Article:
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Breastfeeding and medications

Most medications are safe to take while breastfeeding.

woman with pill

Many mums worry about taking medications during pregnancy or when they’re breastfeeding. Most drugs do enter your breastmilk but are in tiny amounts that won't affect your baby. 

However, before your doctor prescribes medicine for you, make sure they know that you are breastfeeding. If you forget, you can check with the pharmacist when you pick it up.   

Sometimes the information provided with the medicine warns against using it when breastfeeding. In many cases this is because not enough research has been done with the medication in breastfeeding mums, not because it’s considered unsafe. You or your doctor can check this by calling a medications information expert below. 

Safe options for common conditions

There are breastfeeding-friendly options for most common medications, including antihistamines, decongestant nasal sprays, painkillers, antidepressants and antibiotics. Check with your doctor or pharmacist if you need to take one of these.

Most prescribed medications are safe for breastfeeding mums and their babies. Sometimes babies may be a bit unsettled or have diarrhoea as a side effect. But this is minor compared to having the illness or condition.    

A few drugs may affect milk supply. Medicines that contain psuedoephedrine (some treatments for cold and flu or sinus problems) or oestrogen (some birth control products) have been shown to reduce supply. Discuss options with your doctor or pharmacist. 

Need information about medications and drugs?

Contact the national consumer medicines information line, 1300 MEDICINE (1300 633 424), or the Medicines Information Centre in your state or territory.  

Most centres operate during normal business hours.

1300 MEDICINE operates Monday to Friday, 9am - 5pm Australian Eastern Time. More information about this service is available at

If a call is urgent and outside these hours, ring the Poisons Information Centre on 13 11 26 (all states & territories).

All states and territories


1300 633 424


Royal Hospital for Women, Randwick

02 9382 6539 (Sydney metro)

1800 647 848 (NSW non-metro)



1300 633 424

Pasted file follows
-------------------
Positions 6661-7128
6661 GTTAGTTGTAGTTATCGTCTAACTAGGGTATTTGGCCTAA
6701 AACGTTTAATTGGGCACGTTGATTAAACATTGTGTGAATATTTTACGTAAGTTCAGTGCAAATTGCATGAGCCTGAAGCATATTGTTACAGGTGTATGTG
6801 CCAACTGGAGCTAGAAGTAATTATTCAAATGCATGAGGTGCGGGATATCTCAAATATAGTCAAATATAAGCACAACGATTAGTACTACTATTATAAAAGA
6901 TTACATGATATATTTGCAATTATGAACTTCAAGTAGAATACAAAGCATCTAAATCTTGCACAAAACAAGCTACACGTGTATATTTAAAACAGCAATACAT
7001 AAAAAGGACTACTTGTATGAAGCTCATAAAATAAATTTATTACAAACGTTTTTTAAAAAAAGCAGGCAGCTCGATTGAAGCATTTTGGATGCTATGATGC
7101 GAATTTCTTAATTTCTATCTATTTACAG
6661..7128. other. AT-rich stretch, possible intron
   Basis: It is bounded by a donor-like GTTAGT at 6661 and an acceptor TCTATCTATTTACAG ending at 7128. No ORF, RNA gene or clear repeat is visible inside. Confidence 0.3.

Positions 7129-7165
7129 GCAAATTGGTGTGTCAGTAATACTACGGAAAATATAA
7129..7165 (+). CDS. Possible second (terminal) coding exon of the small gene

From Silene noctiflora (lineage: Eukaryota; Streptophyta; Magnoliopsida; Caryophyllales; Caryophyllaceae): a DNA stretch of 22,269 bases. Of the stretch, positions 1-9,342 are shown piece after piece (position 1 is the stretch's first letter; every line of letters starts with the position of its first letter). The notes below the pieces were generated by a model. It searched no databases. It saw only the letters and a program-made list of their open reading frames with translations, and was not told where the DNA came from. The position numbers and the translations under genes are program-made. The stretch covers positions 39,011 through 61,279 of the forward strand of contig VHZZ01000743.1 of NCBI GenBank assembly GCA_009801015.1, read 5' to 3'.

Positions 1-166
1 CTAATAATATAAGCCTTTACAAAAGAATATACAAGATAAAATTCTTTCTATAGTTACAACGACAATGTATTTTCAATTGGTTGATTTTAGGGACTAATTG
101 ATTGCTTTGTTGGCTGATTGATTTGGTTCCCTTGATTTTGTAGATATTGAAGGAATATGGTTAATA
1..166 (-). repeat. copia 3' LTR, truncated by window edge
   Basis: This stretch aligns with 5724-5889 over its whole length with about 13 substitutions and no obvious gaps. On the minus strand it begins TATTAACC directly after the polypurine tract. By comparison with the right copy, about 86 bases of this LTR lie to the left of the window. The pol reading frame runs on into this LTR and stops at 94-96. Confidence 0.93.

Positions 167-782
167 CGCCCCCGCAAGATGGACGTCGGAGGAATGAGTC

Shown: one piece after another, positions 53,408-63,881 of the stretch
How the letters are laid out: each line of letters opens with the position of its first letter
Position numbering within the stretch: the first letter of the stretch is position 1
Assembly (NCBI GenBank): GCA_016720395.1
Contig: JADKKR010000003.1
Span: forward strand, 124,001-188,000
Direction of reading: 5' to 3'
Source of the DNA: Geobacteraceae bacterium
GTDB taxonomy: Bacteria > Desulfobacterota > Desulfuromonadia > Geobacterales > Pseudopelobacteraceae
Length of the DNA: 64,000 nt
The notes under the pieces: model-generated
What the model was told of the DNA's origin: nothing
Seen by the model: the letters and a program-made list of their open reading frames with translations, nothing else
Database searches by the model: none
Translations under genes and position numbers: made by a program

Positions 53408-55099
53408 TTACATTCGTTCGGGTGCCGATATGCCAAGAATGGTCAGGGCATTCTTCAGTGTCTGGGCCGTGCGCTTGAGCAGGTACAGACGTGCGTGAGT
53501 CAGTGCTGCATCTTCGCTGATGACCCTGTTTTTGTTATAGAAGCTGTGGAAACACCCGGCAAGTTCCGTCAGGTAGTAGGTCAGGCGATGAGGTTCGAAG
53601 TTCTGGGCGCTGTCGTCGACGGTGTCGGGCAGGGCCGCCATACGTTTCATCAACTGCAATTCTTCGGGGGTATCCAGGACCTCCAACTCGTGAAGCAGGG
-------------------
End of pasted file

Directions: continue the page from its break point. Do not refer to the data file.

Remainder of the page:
Medicines Information Centre
Women's and Children's Hospital

08 8161 7555



1300 633 424


Women's & Newborn Health Services
King Edward Memorial Hospital

08 6458 2723



1300 633 424



Further resources

Do I need to stop breastfeeding or throw my breastmilk out?  

There are a few special situations where a mum may need to express and throw away her breastmilk. This may be necessary for anti-cancer drugs, radioactive drugs or if she is using illegal drugs.

If you are in any of these situations, you can express to maintain your milk supply until the drug is out of your system and then start breastfeeding again. Talk to your pharmacist (or phone the Medicines Line) to find out how long the medication will take to leave your breastmilk.  

Managing your medications

Take medications only when it’s better for your health to take them than not to take them.  

Ask your doctor about possible effects for you and your baby. For over-the-counter medicines or herbal products, ask your pharmacist about any effects.

Ask for medications that:  

  • are the best choice for you with a breastfeeding baby of your baby’s age  

  • are not sedatives (these make you drowsy and may do the same to your baby)  

  • are the least likely to be harmful for your baby  

  • are not slow-release (so they don’t stay as long in your body).  

  • act locally, if possible. That is, put on just one part of your body, not swallowed (eg an ointment rather than tablets).  

With an older baby, you may be able to time feeds so that you breastfeed just before it’s time to take your medication.

In the following video, Dr Lisa Amir, general practitioner and lactation consultant, goes into detail about taking medications (and alcohol) while breastfeeding. 

The information on this website does not replace advice from your health care provider.

© Australian Breastfeeding Association January 2023